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An Introduction to Side Effects of Enoxaparin
As with any medicine, enoxaparin
) can cause side effects. However, not everyone who takes the medication will have problems. In fact, most people tolerate it quite well. If reactions do occur, in most cases, they are minor and either require no treatment or are treated easily by you or your healthcare provider.
(This article covers many, but not all, of the possible side effects with enoxaparin. Your healthcare provider can discuss a more complete list with you.)
Serious Enoxaparin Side Effects to Report
Some side effects are potentially serious and should be reported immediately to your healthcare provider. Most of the serious problems are related to bleeding, an inherent risk with "blood-thinning" medications. Some of the warning signs of these serious reactions include:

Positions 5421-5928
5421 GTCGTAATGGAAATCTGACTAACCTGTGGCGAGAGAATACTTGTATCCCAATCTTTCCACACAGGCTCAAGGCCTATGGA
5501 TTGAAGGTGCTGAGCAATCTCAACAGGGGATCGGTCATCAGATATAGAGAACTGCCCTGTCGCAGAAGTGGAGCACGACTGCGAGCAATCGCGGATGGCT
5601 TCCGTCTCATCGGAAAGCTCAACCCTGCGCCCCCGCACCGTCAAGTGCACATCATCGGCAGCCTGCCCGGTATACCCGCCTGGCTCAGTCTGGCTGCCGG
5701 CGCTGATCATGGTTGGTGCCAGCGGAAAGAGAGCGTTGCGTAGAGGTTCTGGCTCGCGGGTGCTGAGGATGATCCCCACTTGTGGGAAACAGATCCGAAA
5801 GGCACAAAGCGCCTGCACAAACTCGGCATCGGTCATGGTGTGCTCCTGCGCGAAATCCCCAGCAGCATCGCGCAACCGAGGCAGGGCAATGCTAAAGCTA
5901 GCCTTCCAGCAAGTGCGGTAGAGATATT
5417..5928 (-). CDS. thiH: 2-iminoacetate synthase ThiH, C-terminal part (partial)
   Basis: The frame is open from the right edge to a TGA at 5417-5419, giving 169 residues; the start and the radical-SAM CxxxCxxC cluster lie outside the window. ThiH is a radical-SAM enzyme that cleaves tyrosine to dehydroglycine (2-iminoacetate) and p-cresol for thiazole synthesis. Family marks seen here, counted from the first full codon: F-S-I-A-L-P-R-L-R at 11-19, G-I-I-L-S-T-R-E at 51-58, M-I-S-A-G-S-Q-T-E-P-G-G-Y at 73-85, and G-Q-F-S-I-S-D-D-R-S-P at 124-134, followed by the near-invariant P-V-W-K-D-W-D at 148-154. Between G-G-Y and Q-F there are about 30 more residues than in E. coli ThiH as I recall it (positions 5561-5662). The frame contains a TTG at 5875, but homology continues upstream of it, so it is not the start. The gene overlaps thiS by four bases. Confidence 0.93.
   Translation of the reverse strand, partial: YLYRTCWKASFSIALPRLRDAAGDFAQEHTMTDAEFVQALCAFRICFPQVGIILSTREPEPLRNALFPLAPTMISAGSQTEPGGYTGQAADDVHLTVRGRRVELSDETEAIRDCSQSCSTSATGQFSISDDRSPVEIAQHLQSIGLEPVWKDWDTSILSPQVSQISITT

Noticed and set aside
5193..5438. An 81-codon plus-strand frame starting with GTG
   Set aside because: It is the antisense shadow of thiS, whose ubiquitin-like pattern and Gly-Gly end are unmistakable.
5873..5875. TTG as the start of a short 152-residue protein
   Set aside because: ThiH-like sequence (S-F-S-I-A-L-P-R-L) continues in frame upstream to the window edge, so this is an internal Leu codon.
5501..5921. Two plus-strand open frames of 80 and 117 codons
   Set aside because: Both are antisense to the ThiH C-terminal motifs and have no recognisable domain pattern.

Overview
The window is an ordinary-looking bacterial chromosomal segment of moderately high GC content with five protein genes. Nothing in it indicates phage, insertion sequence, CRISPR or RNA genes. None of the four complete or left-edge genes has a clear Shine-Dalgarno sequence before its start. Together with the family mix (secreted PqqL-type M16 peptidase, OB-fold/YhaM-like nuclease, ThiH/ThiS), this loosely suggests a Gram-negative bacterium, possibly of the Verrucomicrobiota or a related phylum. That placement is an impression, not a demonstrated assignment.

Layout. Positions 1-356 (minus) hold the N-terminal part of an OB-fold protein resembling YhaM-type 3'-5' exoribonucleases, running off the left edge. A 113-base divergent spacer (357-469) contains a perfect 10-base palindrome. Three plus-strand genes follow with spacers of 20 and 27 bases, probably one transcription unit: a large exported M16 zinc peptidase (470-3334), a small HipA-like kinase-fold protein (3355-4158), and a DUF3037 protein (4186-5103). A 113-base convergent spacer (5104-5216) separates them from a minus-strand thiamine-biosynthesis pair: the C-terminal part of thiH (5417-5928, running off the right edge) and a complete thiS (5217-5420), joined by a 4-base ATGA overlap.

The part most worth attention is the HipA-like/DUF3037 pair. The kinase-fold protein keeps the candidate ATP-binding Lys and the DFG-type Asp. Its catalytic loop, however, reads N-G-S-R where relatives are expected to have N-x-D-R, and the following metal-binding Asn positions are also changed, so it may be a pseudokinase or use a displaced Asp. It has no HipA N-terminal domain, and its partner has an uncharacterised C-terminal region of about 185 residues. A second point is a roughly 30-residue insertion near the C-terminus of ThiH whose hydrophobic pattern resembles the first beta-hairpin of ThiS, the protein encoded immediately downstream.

- Unusual headaches, dizziness, or weakness
- Unusual bruising (bruises that develop without known cause or grow in size)
- Blood in the urine
- Blood in the stool (usually seen as red or black stools)
- Bleeding gums
- Bleeding from cuts that takes a long time to stop
- Menstrual bleeding or vaginal bleeding that is heavier than normal
- Coughing up blood.
Heparin-like medications (such as enoxaparin) may also cause a serious problem known as heparin-induced thrombocytopenia (HIT). HIT is a reaction to heparin (or heparin-like medications) in which the body develops antibodies to the medication. These antibodies activate blood platelets, increase the risk of blood clots, and decrease the measurable platelet levels in the blood.
There are often no noticeable symptoms of HIT until clotting begins to occur, and HIT can be deadly. For this reason, your healthcare provider may wish to monitor your blood platelets when you first start taking enoxaparin (or another heparin-like medication).
Although enoxaparin appears to be less likely to cause HIT than regular (unfractionated) heparin, there is still a small risk of this problem.